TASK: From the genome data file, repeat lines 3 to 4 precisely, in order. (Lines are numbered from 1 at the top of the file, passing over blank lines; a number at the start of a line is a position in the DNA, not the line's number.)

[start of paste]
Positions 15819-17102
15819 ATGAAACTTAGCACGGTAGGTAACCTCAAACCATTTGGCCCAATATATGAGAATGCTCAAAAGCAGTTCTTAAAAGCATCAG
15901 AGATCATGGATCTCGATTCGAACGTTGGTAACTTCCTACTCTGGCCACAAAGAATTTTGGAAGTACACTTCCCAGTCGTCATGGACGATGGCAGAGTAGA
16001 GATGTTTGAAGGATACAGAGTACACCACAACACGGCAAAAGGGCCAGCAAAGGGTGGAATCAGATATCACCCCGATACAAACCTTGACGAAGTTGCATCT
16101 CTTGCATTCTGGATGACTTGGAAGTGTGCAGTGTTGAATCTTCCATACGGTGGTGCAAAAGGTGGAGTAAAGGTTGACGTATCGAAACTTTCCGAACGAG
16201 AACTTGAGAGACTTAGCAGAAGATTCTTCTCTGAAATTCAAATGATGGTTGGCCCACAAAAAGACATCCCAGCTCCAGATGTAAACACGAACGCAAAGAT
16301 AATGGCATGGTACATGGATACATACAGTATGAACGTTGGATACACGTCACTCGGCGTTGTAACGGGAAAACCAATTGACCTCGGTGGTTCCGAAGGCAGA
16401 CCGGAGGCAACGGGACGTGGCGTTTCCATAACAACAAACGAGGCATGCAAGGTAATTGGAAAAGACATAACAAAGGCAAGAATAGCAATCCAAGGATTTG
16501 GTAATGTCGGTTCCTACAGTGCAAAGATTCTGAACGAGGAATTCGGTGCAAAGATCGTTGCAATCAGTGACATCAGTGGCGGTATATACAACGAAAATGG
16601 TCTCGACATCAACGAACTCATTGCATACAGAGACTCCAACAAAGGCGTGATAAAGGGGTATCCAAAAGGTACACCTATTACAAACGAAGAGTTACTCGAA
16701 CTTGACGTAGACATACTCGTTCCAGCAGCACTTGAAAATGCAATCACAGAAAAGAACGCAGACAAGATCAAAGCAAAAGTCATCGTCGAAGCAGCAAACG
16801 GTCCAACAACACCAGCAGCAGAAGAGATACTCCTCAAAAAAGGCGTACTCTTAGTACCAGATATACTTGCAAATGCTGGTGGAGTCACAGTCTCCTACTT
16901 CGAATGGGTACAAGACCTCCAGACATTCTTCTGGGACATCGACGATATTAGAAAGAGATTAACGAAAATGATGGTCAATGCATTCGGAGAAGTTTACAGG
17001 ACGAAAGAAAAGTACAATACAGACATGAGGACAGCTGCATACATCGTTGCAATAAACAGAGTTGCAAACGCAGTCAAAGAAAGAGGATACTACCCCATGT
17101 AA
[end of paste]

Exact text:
15901 AGATCATGGATCTCGATTCGAACGTTGGTAACTTCCTACTCTGGCCACAAAGAATTTTGGAAGTACACTTCCCAGTCGTCATGGACGATGGCAGAGTAGA
16001 GATGTTTGAAGGATACAGAGTACACCACAACACGGCAAAAGGGCCAGCAAAGGGTGGAATCAGATATCACCCCGATACAAACCTTGACGAAGTTGCATCT